Fernandes et al. are correct to emphasize that the benefit of therapeutic dose heparin in non-critically ill patients could not be fully attributed to a reduced incidence of pulmonary embolism and that the incidences of venous thromboembolism (VTE) occurring early in the pandemic were reported were higher than those currently observed. This may be related to confounding by indication in observational studies that may include patients who had already been diagnosed with and treated for VTE,1 as well as the use of active screening in some studies. Randomized studies of heparin at therapeutic doses involving patients with Covid-19 were also completed after glucocorticoids were introduced as standard of care and against a background of increased use of interleukin-6 receptor antagonists – both factors that can reduce the occurrence of VTE. In an evolving pandemic that includes changes in circulating variants, standards of care and the population at risk, the true incidence of VTE due to Covid-19 is uncertain and deserves further investigation. The reduced use of organ support may mean that heparin may also have beneficial effects on microvascular thrombosis, anti-inflammatory effects and possibly antiviral effects,2 all of which reduce organ damage.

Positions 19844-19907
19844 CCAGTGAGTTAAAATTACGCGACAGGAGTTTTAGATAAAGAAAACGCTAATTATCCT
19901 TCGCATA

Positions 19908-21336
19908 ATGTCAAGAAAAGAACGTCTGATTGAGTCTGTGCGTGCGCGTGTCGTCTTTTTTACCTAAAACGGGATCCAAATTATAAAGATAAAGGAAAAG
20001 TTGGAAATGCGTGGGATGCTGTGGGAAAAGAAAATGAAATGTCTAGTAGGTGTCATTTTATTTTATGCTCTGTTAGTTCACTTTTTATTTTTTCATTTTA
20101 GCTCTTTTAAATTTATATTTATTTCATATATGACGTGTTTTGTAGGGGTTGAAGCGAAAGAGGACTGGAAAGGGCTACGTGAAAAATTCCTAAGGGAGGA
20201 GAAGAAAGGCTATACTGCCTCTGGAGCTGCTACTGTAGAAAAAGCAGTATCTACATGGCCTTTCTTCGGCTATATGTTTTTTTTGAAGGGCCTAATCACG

Ryan Zarychanski, MD
University of Manitoba, Winnipeg, MB, Canada
Patrick R. Lawler, MD, MPH
Peter Munk Cardiac Centre, Toronto, ON, Canada
Ewan Goligher, MD, Ph.D.
University of Toronto, Toronto, ON, Canada
Since the publication of their article, the authors have reported no further potential conflicts of interest.
1. Psaty BM, Koepsell TD, Lin D, et al. Assessment and control for confounding by indication in observational studies. J Am Geriatr Soc 1999;47:749–754.
2. Clausen TM, Sandoval DR, Split CB, et al. SARS-CoV-2 infection is dependent on cellular heparan sulfate and ACE2. Cell 2020;183(4):1043–1057.e15.